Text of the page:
Anyone can build a Web site.

(Note that this post has been festering for a few years now, and is not inspired by actual, recent events. This wasn’t supposed to be a rant. It was supposed to be a post linking to some really cool new tools, with a brief intro. Oh, well. I’ll do that later.)

One of the things that has always nagged me about the profession of Web development is the apparent low bar of entry. “Anyone can make a Web site” (capital “W”, two words, please) is the wisdom du jour. I often hear from prospective clients, “That can’t be that difficult can it?” Along with the hyperbolic (though truthy) “My 11 year old neighbor could make me a site for $20!” This sometimes plays more realistically as “Gary’s Professional Web Sites* down the street said they could do it for $200. Why are you asking for $10k?”

While it is true that almost anybody can place .html files on the Internet (capital “I” please), saying that “anyone can make a Web site” is only true in the same way that anyone can build a house. I could probably (ignoring appropriate authorization from the city) construct a “building” with a floor, four walls, and a roof. I might even be able to divide said edifice into several rooms, and I might even be able to run electricity to it such that lights turn on.

This does not mean that I have created a safe, healthy place to live.

So, while there are no city codes that govern our trade (there are some federal ones, depending on who your client is), there are professional standards to be lived up to, and most importantly, best practices in coding, much research in usability and effectiveness, and performance, security, and maintainability standards to be considered!

So, the next time someone offers to build you a Web site for $200 (or probably even $2500), pass. You will be throwing your money down the tube(s).

How much did it cost you to set up your store front? You are building a virtual one of those. How much do you pay in wages and salaries a year? You are hiring an employee who never sleeps, eats, or gets sick. How much money do you spend on marketing in a year? You are building your most important and visible piece of marketing.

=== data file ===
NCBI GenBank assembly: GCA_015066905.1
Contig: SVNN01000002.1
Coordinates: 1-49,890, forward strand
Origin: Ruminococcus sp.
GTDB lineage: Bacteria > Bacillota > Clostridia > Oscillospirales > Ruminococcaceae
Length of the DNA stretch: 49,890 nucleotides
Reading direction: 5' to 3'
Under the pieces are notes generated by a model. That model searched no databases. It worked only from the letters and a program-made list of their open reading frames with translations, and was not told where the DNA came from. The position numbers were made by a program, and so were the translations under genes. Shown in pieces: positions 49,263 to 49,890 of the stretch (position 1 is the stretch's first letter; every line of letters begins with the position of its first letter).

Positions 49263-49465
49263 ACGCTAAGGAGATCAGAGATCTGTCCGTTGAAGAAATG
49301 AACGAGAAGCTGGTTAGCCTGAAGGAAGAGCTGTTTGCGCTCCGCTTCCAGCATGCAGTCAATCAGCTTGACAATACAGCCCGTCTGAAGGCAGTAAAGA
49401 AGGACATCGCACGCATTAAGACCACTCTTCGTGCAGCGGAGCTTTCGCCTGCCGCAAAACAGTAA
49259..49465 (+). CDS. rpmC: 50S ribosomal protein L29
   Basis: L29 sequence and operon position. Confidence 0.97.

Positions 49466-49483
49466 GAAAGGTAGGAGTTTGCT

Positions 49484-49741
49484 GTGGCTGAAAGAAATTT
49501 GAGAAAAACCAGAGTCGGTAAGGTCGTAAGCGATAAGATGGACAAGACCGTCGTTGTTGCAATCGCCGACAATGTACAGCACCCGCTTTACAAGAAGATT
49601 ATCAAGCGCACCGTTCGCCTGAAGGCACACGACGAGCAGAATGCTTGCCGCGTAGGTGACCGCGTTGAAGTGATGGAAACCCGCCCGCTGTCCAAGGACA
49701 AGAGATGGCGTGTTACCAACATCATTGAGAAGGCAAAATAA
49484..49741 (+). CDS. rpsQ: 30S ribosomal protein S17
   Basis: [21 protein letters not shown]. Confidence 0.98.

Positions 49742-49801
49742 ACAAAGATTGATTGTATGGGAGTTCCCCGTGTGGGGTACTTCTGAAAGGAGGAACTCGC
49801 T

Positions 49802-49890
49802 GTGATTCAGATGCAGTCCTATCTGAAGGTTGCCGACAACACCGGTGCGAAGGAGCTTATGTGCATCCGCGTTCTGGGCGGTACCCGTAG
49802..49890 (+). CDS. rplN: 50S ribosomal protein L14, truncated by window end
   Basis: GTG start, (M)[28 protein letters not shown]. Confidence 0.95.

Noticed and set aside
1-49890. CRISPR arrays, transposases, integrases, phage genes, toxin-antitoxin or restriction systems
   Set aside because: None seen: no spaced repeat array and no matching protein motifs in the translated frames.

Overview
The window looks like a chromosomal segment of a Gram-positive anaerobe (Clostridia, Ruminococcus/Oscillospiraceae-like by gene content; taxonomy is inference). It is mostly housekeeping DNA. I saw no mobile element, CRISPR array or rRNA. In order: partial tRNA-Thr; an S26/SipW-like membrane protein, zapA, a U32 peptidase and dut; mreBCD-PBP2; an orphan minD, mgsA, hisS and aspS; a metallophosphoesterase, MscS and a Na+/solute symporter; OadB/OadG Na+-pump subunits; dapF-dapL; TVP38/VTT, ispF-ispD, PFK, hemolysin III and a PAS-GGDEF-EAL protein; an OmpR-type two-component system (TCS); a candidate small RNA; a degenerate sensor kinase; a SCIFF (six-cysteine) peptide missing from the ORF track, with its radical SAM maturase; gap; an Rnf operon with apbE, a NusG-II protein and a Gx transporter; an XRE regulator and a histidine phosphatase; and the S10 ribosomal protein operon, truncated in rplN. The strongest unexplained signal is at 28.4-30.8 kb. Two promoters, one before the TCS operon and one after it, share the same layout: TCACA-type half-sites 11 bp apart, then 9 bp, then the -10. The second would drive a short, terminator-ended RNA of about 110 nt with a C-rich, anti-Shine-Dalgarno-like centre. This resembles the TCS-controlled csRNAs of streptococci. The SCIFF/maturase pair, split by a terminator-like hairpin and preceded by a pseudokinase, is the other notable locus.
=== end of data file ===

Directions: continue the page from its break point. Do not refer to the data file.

Invest in a good Web site. (Says the professional Web consultant…)

Sorry about the rant. I feel much better now.

* All names are completely fictional and not intended to represent an actual company I can immediately call to mind… except maybe that one…





5 responses to “Anyone can build a Web site.”

  1. Holly A Avatar
    Holly A

    Seriously, all a person has to do is see a well designed website and then look at one cheaply made. There is a HUGE difference, and the annoyance factor of navigating a cheaply made one is retched. In business school they taught us that the cheapest bidder was almost NEVER the option to go with. We had formulas that took multiple factors into account, from business practices that lined up with your own to their commitment to customer satisfaction. Furthermore, today’s generation prefers to shop online or pre-shop online before driving anywhere. I’ve actually refused to shop at a store because their website wasted my time (slow or not easy to navigate).

  2. James Smith Avatar

    @Holly, I’d say the problem is worse with sites that look fine on the outside but have the digital equivalent of dry rot and subsidence… The client doesn’t know any better.

  3. Matt Heerema Avatar

    Holly and James,

    I think there are two layers of problems:

    1) It is possible to have an eye-catching design that is completely unusable.

    2) It is possible to have a well-concieved user-interface that it totally unmaintainable from the back end.

    The profession of Web design and development takes both into consideration, however there are realities where concessions need to be made, and these ought always be on the backend rather than front-end.

    However, for a majority of the Web, naiveté, laziness, lack of awareness of industry trends and research, and lack of professional knowledge and skill by so-called “professionals” usually leads to ineffective Web sites that are also unmaintainable long-run.

    And to be fair, this is fueled by the fact that most client companies don’t know the value of an investment in an outstanding Web presence.

  4. simoncox Avatar

    I fully agree with you but there are some people might be quite happy for you to build them a roof with four walls if all they want to do is shelter for the night – $200 for a room for the night isn’t throwing money away.

    What we don’t want in our industry is regulation like the building industry – we are not mature enough yet and we are still furiously expolring and pushing back the boundaries. Regulation will stifle all that.

    You can build a website completely free with Google – but what business is prepared to take that risk? Very few.

    A lot of sites I build for small companies are aimed to make them look like bigger companies – and it works well, leveling the playing field. The business people know this isn’t something that comes cheap either.

    The question we have to ask when soemone says can’t you do it for $200 is: are they serious about thier business? (If no then you probably don’t want them as a client!)

    Now where are those cool tools?

  5. […] Last week’s rant about professionalism in Web design was supposed to be a short intro to this post. Basically my point was going to be that the profession of Web design and development has leveled up many times over the last decade, and it looks like some great industry standard practices are starting to settle out. I’m sure we will always be tweaking our workflows and perfecting our tool sets. The trick is to stay on top of the wave. My thanks goes primarily to Snook for helping me stay awake to the industry. Being a project manager has the tendency to lull one to sleep. […]

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